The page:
ALSO READDark spots in professional education IT layoffs: Mid-rung engineering colleges explore ways to skill talent Amid IT layoffs, engineering colleges shift focus to skilling Missing Indian-American toddler choked on milk and died: 10 key developments Jobs galore at engineering colleges, pay offers up 15%; highest at Rs 39L
Have American colleges actually taken a beating in the race to attract Indian students — the so called Trump effect, are colleges in the US out-pricing themselves, which are some of countries that have become more popular for students looking at higher studies and what are some of the fears and concerns of parents and students leaving India for graduate and post graduate studies ? Viral Doshi — India’s topmost consultant in the field based out of Mumbai — took time off his 8 am to 11 pm schedule in the midst of admission season and spoke to Anjuli Bhargava on the trends he is seeing in this space. Excerpts from an interview: What are some of the trends we are seeing with students leaving India for studies ? A lot of students would love to stay back in India but I say this time and again : There are hardly any good new colleges. Schools in India have grown exponentially but the higher education sector has failed to keep pace. There must be at least 130 plus new IB high schools alone that have been added in the last decade. How many good colleges can you think of ? You can count them on your fingertips. In the sciences, the Indian Institute of Sciences (Bangalore and Pune) have come up in the last decade or so. In the liberal arts space, there is Ashoka and Symbiosis. Otherwise, one can hardly think of any good new options. Are American colleges out-pricing themselves ? Yes, there’s no doubt that a lot of the colleges are becoming more expensive but despite that the trend we see is that more and more students are leaving the country. Demonetisation, GST and what it is doing to affordability is in my view more cocktail party conversation in Delhi and Mumbai. Undergraduate studies numbers are increasing year on year. Rich Indians can well afford an American education. In general, if they were out pricing themselves, demand should have fallen. I don’t see that happening as yet. This is one of the great things about American colleges. If a student is good enough, there is enough financial aid. If you are good enough to make their criteria, they will make sure finances are not a problem. That makes the system great as it allows for far more diversity in the student body. Have parents become more wary of sending their wards to the US post Trump or is that also cocktail party chat as you put it ? I would say that the US remains the primary country of choice for parents who are sending their children overseas. I don’t think the numbers have dropped but I do think people have varied their target colleges. Less and less parents are keen to send their children to colleges in rural America — be it south, south west and mid west America. People are shying away from the smaller towns and places where they see a racial bias or overtone.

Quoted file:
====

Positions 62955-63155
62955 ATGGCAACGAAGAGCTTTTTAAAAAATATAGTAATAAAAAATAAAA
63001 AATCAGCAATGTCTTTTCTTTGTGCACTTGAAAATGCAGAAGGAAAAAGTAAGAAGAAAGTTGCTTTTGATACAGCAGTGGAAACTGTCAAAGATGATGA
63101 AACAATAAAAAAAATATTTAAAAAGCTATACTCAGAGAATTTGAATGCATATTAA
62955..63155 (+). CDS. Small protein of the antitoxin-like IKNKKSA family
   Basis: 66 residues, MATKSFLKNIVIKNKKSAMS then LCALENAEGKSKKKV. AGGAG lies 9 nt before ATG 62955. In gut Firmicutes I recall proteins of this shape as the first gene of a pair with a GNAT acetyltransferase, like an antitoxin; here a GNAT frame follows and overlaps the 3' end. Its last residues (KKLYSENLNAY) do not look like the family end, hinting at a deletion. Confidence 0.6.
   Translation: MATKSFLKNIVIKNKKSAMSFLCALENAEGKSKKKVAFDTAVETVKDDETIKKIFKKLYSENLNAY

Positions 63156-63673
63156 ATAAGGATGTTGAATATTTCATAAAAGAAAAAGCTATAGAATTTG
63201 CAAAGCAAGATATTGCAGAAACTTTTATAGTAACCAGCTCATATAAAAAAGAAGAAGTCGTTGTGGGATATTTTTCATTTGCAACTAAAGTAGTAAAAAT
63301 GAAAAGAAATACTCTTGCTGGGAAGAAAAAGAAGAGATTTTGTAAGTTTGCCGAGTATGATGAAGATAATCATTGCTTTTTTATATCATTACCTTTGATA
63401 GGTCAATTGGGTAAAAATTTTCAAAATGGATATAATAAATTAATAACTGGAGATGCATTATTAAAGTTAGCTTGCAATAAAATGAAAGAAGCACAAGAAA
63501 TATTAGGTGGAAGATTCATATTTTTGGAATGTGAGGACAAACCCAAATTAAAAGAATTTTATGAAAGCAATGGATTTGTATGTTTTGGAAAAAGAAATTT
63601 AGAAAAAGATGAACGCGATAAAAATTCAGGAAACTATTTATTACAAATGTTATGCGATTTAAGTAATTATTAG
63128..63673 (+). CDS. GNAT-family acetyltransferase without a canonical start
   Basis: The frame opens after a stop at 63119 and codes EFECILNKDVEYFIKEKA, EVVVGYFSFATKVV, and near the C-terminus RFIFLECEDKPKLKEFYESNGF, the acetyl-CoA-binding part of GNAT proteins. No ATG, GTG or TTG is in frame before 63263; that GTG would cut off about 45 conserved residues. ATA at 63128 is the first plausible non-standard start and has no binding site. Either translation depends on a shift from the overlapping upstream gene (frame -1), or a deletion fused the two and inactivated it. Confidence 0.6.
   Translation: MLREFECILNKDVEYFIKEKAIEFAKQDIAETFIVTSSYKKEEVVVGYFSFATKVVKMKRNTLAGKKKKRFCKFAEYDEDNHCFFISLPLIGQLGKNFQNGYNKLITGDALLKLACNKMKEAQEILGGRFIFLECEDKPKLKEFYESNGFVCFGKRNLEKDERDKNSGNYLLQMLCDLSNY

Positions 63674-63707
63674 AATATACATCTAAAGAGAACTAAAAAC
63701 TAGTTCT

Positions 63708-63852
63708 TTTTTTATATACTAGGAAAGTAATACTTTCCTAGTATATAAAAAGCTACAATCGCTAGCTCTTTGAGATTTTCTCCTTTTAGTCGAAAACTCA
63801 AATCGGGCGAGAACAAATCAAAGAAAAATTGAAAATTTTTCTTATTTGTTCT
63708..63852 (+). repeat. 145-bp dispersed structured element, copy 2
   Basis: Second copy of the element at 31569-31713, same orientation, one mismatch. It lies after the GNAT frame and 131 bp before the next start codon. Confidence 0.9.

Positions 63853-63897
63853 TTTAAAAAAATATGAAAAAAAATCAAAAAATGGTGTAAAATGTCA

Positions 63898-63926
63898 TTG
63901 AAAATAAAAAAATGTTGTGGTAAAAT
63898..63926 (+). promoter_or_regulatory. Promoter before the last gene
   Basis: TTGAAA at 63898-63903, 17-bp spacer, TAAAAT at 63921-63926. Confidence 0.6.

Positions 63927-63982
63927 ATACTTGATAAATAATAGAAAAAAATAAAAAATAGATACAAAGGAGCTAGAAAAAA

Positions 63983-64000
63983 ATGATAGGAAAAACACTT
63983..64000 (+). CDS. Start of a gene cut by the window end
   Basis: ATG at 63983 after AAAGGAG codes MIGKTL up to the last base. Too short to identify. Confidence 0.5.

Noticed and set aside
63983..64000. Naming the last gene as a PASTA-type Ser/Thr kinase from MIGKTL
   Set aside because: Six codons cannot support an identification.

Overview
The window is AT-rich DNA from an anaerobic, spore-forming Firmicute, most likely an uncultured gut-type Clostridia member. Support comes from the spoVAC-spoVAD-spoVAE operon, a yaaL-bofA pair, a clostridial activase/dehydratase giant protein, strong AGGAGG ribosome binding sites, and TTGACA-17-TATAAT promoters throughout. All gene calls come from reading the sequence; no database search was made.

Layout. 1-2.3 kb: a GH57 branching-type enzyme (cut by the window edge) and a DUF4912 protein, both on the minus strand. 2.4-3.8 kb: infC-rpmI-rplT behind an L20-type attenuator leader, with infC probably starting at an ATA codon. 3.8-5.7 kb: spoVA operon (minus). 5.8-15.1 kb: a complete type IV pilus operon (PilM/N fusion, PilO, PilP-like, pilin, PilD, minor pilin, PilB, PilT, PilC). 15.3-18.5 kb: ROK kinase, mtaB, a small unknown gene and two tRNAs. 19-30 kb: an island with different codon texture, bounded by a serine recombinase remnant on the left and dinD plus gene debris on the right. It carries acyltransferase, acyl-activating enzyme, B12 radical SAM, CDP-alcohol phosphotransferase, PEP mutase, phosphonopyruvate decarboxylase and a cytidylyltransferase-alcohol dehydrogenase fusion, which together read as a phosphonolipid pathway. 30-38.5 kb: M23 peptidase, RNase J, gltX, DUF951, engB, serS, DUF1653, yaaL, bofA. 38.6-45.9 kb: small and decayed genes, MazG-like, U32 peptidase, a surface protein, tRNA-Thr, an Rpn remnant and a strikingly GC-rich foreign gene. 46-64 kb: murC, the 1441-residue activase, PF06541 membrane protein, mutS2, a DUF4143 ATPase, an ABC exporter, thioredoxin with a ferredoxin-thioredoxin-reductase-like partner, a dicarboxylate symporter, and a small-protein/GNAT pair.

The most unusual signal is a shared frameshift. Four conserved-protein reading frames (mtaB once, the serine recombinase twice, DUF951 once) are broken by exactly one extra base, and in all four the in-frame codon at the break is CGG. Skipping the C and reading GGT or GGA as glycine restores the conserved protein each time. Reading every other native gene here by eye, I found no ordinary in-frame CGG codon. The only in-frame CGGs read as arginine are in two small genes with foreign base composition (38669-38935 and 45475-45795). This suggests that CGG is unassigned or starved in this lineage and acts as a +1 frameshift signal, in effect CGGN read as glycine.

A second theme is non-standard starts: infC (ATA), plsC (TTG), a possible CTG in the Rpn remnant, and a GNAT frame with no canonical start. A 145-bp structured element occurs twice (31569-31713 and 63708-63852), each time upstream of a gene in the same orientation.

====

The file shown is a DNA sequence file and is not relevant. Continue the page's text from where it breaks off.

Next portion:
I see less people keen on colleges in Tennesee, Texas, Alabama. Very good colleges in these areas — be it University of Texas at Austin or University of Virginia or North Carolina — there are fewer takers despite the fact that there are great colleges. Top colleges in a somewhat unsafe zone are taking a hit. I cannot deny that parents have more actively started looking at Canada and other European countries post Trump — many feel these countries are safer, more affordable and more welcoming — but the quality of education that American colleges impart is hard to beat. So the US remains the top country of choice (out of every 100 students, 65 are headed to the US, 15-20-odd to Canada and the rest to UK, Europe and other destinations) for parents but I do see a reluctance to venture into rural and small town America. Europe has become more popular but there are challenges due to language in both networking and assimilation for students. English may be the language at college but the rest of the country may use a different language and that makes it harder for the Indian student. Germany has become a serious option for engineering students as has the Netherlands for economics and business. Q : What are some of the big changes and new trends you see in this space ? Is the Great American dream as we understood it intact ? A : The big change is that the Great American dream as we understood it for the last 3-4 decades no longer holds. In the 1980s and 1990s, parents sent their children overseas for studies to America, they got jobs there, worked for a while, got an MBA degree and often settled down there eventually, making a life and career for themselves. There are no such guarantees anymore. This has changed completely now. I find 70 per cent of the students from the US coming back. Five years ago, it was likely that my student went to the US, got a job through campus placement and the norm was they stayed back and worked and lived there. Now, this is no longer so. And even when the students find a job – which many students do – they have to come back because the H1B visa doesn’t come through. So, the American dream has gone through a very big change I would say. In UK, I am finding students who manage to land a job (and this is not easy) manage the visa. In the US, many find a job but the visa is a challenge. Let me end by saying that many things we may have taken for granted in the past no longer hold true. The times are changing and we must keep pace.